In this midwestern gothic based on the novel by Bonnie Jo Campbell, a tragedy-stricken Native American teenager in rural Michigan searches for her estranged mother on the banks of the Stark River.
Available via Grand Cinema
Opening Friday

Psychomagic, A Healing Art
Bizarre and intimate challenges lead to personal catharsis and healing in Alejandro Jodorowsky’s documentary Psychomagic.
Available via Grand Illusion
Opening Friday

RBG
"Over the long course of her career, RBG repeatedly defended the rights of everyone to live free from bias, but, as Supreme Court correspondent Nina Totenberg says, Ginsburg 'quite literally changed life for women.' With intimate interviews with family and friends, as well as RBG herself, the film captures the life of a woman with a heart none of us wants to stop ticking," wrote Katie Herzog about Julie Cohen and Betsy West's 2018 documentary. RIP, RBG.
Available via SIFF
Opening Friday

Santa Sangre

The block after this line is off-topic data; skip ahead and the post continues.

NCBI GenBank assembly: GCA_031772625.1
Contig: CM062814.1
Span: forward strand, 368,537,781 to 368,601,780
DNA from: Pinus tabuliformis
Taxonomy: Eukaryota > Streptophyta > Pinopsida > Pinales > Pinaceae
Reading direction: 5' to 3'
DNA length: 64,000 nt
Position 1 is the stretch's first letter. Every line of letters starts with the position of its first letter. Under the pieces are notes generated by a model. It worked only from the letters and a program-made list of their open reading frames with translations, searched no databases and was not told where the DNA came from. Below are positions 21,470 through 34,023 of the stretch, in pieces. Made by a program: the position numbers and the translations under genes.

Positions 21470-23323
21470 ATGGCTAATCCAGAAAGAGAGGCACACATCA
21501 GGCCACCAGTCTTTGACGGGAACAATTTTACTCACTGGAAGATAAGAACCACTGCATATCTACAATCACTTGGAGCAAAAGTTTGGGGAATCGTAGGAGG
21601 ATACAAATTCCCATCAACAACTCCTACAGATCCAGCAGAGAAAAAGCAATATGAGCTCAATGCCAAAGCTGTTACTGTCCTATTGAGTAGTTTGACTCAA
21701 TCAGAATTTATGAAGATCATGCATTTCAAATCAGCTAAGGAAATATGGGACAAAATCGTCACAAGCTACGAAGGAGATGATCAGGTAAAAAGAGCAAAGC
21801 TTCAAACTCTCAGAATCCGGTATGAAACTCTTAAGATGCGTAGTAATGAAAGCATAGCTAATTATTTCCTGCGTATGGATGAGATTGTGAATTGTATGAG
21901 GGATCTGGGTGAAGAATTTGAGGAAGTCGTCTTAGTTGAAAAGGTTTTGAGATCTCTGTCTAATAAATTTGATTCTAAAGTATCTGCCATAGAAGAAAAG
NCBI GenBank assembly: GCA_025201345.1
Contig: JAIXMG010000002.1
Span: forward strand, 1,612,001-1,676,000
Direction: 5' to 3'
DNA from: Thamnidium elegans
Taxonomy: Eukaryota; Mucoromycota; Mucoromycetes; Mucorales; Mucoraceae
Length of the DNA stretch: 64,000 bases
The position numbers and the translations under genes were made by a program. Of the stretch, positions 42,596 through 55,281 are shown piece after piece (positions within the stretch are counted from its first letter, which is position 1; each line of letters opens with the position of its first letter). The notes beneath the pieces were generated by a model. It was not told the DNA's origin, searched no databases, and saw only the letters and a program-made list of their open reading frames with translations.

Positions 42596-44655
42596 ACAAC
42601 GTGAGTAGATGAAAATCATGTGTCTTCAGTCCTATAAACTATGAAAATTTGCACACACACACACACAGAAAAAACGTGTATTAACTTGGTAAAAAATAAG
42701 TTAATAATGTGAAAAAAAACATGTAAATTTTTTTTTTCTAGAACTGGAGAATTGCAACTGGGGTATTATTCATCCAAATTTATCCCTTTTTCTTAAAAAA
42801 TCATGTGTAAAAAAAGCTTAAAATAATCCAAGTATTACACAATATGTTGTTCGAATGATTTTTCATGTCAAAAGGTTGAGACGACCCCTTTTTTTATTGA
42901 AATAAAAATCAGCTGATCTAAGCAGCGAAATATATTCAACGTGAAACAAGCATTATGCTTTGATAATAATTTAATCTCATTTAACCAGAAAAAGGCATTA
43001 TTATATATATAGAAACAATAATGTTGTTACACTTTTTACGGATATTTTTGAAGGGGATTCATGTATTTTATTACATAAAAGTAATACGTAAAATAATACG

A boy watches his mother's arms get cut off, gets institutionalized, and then returns to help her. Help her kill people. And he grew up in a circus. Alejandro Jodorowsky's '80s comeback is newly restored for your twisted, hallucinatory pleasure.
Available via Grand Illusion
Opening Friday

New & Noteworthy: Nationwide

Agents of Chaos
With a timely release just before the upcoming major election, this docuseries parses through what we know about Russian election interference, weaving together the significant factors that led to Trump’s 2016 victory and exploring why the Putin-led country remains interested in American affairs. 
Available via HBO

Enola Holmes
Millie Bobby Brown has a lot more lines in this Sherlock Holmes spinoff than she does in her role as Eleven in Stranger Things. With fourth-wall-breaking confessions to the audience and Victorian-era garb, the film centers around the life and times of Enola, the famous British detective's little sister who defies the gender expectations of the day by favoring sports and strategy games over sewing and pianoforte-playing. When she runs away from home to avoid being sent to a finishing school, she finds herself embroiled in the kind of mystery her older brother would approve of. 
Available via Netflix

Great British Baking Show Season 11
Ready, set, bake watch the new episode of the latest season of The Great British Baking Show on Netflix! We know you've already rewatched the existing seasons to comfort yourself in these scary times, so you know what to expect—although, note that now that the show is affiliated with Channel 4 and not BBC, Mary Berry, Sue Perkins, and Mel Giedroyc are no longer a part of the judges panel.
Available via Netflix
Premiering Friday

Judy